The World When Women Led Labor Unions in South Korea

by Kristin Pak

Recent Articles by ISC Korea 

A Reflection on Community Education

by Erica Sweett

Coming to Korea 1.5 years ago, I could never have imagined how much this country and its people could teach me. For me, education is about discovery. It is a shared knowledge that opens your mind to worlds beyond your own. Instead of passively learning about the culture and history of where we are living, we become active members of retelling and reshaping the future.
In March I was invited to see a play about three women who worked in the Korean garment factories during the 1970s. The women read their stories alongside actors who reenacted the scenes. Choking back tears, they spoke of the inhumane treatment, humiliation and violence they endured in the factories.

The Korea these women spoke of was not only of a different time, but of a completely different world. Their stories allowed me to see, from a personal perspective, the struggles many Koreans face.

Reigniting the Spark

by Ana Traynin

These days, most high-school-age Korean girls put on school uniforms and double over studying from morning to night, at the same rate as their male peers. As a visiting native English teacher in Korean high school, I’ve heard the word “hell” used more than once to describe these three years. However much they may hate it, for young people this remains the path to a kind of status denied to thousands of poor, rural girls growing up under Park Chung-hee’s military dicatorship of the 1960s and 1970s. Much of Korea’s economic progress, or the so-called “Miracle of the Han River” was carried out on the backs of workers like Shin Soon Ae of Cheongyye Union, Lee Cheong Gak at Dongil Textiles and Choi Soon Young at YH Trading Company.

“Enforce the labor code! We are not machines!”

by Stephanie Park

Anyone with a passing knowledge of Korea’s labor movement knows the name of Jeon Tae Il, the iconic young male worker who self-immolated in protest of working conditions in Korean factories during the 1970s, as well as the words he shouted that fateful day in Seoul’s Pyeonghwa Market. I first learned about Jeon Tae Il through a college class on Korean cinematography, where we watched A Single Spark, a film that dramatizes his life and the events that led him to such drastic action.

Being the Change We Want to See

By Taryn Assaf

“There are these two young fish swimming along and they happen to meet an older fish swimming the other way, who nods at them and says ‘Morning, boys. How’s the water?’ And the two young fish swim on for a bit, and then eventually one of them looks over at the other and goes ‘What the hell is water?’”­- David Foster Wallace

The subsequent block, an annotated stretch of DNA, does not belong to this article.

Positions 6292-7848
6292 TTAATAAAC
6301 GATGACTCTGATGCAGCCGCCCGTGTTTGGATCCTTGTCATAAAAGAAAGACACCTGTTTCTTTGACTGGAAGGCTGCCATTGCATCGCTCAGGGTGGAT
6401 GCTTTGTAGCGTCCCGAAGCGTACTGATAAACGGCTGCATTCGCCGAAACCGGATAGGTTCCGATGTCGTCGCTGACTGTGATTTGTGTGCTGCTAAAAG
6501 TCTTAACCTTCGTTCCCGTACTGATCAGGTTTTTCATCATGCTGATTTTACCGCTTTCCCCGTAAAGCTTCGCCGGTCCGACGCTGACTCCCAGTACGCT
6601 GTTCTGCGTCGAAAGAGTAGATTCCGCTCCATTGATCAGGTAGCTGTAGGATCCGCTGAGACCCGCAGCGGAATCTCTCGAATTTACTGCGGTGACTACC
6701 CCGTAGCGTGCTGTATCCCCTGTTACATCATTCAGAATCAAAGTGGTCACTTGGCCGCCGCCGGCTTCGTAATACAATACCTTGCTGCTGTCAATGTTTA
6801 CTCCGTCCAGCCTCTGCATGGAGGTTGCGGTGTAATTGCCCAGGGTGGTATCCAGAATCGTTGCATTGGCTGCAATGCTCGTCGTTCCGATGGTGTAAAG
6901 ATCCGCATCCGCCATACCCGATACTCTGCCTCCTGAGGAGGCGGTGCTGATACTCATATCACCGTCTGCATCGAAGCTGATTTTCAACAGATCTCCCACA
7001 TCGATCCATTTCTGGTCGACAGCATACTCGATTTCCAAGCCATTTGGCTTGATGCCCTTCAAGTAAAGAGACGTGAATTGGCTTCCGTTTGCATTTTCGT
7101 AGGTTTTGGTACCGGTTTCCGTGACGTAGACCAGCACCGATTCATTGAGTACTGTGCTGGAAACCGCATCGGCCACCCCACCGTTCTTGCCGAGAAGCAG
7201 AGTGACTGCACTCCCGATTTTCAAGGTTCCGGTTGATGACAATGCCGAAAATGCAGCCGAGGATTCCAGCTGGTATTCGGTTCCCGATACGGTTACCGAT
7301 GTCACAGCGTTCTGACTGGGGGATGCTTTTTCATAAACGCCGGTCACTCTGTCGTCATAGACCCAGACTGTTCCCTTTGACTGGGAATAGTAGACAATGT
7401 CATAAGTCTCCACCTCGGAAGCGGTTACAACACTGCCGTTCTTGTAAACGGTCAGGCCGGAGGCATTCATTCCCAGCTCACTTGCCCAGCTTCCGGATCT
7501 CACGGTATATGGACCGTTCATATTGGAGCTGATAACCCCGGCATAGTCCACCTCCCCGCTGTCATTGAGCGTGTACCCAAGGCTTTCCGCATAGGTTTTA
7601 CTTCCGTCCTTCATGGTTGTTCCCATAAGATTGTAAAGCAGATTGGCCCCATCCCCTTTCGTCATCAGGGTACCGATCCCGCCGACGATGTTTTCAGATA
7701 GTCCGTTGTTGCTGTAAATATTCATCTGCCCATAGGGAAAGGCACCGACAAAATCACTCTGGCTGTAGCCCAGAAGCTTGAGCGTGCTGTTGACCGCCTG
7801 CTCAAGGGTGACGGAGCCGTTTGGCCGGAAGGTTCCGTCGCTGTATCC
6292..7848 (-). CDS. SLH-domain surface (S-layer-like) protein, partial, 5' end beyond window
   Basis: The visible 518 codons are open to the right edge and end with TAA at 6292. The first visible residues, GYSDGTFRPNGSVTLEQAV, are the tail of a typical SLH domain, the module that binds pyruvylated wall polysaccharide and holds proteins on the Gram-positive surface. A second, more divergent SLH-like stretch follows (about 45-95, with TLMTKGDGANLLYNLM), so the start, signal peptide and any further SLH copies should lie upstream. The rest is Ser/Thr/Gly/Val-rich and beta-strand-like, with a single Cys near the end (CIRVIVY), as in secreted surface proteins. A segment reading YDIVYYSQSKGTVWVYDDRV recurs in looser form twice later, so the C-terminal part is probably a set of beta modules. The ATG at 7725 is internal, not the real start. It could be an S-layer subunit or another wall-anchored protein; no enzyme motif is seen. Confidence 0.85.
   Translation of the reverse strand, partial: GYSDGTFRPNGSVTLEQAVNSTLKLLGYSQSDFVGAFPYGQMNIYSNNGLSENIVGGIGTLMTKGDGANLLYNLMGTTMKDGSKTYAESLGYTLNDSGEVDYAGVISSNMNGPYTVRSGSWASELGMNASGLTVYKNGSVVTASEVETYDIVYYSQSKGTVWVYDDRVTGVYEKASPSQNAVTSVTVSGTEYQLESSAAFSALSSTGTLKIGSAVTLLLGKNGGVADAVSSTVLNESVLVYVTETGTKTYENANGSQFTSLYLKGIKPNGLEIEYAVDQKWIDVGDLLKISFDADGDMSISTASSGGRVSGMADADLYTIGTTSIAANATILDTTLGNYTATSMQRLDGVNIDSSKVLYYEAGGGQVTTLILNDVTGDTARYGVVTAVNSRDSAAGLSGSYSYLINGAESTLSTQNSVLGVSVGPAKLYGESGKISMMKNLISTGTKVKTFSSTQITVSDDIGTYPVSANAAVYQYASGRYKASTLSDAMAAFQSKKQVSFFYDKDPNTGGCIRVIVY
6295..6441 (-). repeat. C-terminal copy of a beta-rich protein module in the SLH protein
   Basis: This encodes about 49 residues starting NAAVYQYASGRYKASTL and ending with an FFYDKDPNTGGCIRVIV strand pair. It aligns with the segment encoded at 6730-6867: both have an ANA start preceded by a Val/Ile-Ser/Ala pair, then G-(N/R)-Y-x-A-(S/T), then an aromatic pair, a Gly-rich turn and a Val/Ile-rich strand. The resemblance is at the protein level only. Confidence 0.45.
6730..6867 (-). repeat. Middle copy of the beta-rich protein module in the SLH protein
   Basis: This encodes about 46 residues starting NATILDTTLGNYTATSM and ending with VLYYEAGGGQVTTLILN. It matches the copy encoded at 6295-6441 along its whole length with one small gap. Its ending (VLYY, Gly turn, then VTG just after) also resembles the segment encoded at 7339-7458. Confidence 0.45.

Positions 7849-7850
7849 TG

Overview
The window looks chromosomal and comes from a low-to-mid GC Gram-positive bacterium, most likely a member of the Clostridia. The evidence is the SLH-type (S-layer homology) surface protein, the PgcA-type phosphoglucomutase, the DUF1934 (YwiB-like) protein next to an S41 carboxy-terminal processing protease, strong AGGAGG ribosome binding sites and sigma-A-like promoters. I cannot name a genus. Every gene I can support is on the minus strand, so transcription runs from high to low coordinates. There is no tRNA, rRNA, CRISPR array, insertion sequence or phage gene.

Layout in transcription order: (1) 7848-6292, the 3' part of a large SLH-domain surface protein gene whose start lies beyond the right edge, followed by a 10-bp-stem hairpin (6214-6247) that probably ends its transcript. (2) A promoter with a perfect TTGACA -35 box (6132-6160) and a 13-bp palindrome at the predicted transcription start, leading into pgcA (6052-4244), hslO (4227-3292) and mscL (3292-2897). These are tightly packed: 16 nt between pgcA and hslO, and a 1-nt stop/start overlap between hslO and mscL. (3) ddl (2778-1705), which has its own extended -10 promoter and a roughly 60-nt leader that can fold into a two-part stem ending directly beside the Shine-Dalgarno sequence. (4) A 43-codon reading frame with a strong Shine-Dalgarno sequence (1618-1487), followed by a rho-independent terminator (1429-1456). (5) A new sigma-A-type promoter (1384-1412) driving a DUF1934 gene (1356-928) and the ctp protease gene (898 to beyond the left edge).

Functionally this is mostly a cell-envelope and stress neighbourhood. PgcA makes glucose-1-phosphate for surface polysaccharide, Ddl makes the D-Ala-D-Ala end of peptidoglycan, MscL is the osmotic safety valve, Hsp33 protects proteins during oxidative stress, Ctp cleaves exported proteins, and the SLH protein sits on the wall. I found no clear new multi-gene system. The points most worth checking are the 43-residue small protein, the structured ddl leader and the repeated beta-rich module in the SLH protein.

Seeking Participants: Survey of 30-Year-Old Women Around the World

Seeking Participants: Survey of 30-Year-Old Women Around the World

Please help us paint a picture of 30-year-old women around the world!

Turning 30 this year was a really great experience and I couldn’t help think back on all the ideas (some much less accurate than others) on what 30 was supposed to be. 

 I’ve been fortunate to connect with amazing people from around the world (you!) and I wanted to use these connections to paint a picture of 30 year old women around the world. (Men and women was just too much on my plate right now! Specifically 30, again to narrow down the variation.)

Vagina Monologues 4th Year in Busan


Korea Q&A: Racism, Girl Judo, Meds, CRC, Typhoons

Taking a few to answer some questions and comments I've received from my YouTube channel and blog.  Thanks to those who wrote them into me.

1. Racism in Korea
2. Prescription medications
3. Are there any women in judo?  Is judo expensive?
4. What is typhoon season like in Korea? Is it anything compared to hurricane season in the US?
5. How long does CRC take?

Paradigm Shift Sunday

I learned two incredibly important things today. One. Do not argue with women. It just makes them angrier. Instead, apologize for everything, agree with what they say, and do what they ask. If you’ve gotten your hands on a good one, she’ll come around to your point of view (if it is indeed the correct one) on her own eventually. It’s taken me about two years to figure this out. Life is just much more pleasant when you let women do whatever they want.

Two. I got this new Korean textbook, Intermediate College Korean by Clare You and Ensu Cho. It’s pretty awesome. After working my way through two lessons, and practicing a bit with A., I understood her today when she was speaking to her grandparents and used this crazy-ass verb conjugation that comes right in the middle of the sentence. She literally said:

Husband university at works because of university free so is.

When we translate the phrase with the help of a mirror, it becomes:

Is Seoul a Good City for an Expat to Live?

On the television this morning was a programme about the top ten cities in Asia for expats to live in. It wasn’t a particularly well made programme and I got the impression that it was segments from a collection of programmes pulled together under the rather weak connection that they dealt with  expats in  other Asian cities. Of course, there’s plenty of problems with this kind of competition, namely that the majority of those described as expats were Caucasian and in well paid positions, and in several cases the people were merely English teachers.

Anyway, the hit list goes like this:

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